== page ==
Aerating benefits all lawns by loosening soil and reducing thatch buildup.
The right time: Aerate when soil is moist and grass is actively growing.
Why timing matters: Lawns should be aerated when the grass is actively growing and soil is moist. A common mistake is aerating when soil is dry and hard, and aerators are unable to penetrate the soil deeply. Water before aerating, or wait for a good rain. Ideal conditions for aerating occur more often in spring and fall (for cool-season grasses), but summer also is acceptable for well-watered lawns.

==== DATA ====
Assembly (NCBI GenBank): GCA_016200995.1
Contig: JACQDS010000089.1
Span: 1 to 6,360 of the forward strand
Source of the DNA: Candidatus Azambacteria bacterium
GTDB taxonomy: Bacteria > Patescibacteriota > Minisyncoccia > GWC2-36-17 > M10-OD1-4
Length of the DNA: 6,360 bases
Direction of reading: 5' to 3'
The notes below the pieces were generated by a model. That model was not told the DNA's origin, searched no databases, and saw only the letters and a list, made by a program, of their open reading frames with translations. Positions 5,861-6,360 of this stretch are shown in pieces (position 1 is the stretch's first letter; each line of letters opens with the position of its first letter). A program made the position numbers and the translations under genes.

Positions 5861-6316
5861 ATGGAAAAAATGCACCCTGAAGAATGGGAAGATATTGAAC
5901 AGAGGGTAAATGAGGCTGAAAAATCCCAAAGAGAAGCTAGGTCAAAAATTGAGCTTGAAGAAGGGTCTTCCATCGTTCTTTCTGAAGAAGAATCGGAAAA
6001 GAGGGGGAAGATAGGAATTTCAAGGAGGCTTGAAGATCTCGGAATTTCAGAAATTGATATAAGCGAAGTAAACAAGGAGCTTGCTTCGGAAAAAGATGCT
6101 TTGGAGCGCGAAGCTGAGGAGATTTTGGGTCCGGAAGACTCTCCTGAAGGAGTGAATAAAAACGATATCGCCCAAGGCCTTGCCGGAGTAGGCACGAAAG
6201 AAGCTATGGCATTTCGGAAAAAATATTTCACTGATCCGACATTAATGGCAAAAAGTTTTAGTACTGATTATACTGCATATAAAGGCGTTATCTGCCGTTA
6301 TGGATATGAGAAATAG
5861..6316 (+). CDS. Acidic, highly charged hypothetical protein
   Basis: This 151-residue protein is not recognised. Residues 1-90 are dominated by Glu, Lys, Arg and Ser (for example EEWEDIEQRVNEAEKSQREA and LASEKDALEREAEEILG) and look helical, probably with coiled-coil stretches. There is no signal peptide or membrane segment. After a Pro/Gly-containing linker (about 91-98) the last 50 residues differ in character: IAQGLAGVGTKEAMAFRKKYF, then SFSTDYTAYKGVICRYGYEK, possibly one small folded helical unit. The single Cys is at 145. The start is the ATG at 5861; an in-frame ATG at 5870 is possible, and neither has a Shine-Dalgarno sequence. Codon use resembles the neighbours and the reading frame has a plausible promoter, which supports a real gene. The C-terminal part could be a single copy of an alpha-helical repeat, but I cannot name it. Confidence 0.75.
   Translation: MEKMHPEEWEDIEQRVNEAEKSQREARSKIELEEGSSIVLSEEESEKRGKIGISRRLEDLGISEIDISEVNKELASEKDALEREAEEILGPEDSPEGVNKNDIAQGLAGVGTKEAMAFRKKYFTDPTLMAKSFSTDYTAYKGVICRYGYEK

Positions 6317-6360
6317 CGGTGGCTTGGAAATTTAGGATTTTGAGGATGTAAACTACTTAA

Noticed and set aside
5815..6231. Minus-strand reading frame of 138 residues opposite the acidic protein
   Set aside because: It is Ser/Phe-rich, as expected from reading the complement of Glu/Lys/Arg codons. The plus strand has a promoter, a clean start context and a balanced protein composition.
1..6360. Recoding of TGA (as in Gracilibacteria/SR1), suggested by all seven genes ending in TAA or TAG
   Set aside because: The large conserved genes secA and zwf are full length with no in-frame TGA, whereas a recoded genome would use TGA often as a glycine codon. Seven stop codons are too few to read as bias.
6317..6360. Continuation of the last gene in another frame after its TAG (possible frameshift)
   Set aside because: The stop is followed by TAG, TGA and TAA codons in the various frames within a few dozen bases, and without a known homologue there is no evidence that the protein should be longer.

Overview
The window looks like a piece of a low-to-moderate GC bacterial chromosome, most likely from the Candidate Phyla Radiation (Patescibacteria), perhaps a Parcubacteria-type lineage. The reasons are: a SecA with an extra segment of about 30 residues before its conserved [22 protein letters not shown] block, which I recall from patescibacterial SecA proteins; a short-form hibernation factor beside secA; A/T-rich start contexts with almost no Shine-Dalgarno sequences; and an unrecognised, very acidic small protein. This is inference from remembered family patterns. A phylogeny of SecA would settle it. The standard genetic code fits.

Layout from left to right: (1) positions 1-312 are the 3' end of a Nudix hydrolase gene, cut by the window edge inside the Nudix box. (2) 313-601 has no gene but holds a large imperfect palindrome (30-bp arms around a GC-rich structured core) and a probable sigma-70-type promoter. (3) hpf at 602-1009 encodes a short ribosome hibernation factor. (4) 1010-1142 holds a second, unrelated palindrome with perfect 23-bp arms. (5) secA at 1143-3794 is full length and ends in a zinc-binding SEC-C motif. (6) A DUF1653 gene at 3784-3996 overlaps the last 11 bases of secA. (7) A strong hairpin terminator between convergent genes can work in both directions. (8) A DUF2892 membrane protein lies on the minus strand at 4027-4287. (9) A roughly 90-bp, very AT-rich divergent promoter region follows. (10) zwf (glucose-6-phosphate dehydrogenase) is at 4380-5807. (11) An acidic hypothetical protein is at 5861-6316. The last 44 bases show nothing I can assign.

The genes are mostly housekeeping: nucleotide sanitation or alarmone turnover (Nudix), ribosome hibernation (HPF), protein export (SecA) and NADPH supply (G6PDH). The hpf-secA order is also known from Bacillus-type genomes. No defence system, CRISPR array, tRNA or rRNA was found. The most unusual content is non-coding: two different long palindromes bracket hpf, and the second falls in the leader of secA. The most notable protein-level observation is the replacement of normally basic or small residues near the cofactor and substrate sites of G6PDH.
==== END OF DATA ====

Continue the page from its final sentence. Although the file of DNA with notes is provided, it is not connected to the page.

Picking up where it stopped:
Grubs often go unnoticed until fall, when the damage becomes all too obvious. Unfortunately, grubs are difficult to control by that point. Wait until early summer of the following year, and apply one of the new-generation grub killers that provide season-long control.
Continued on page 4: Watering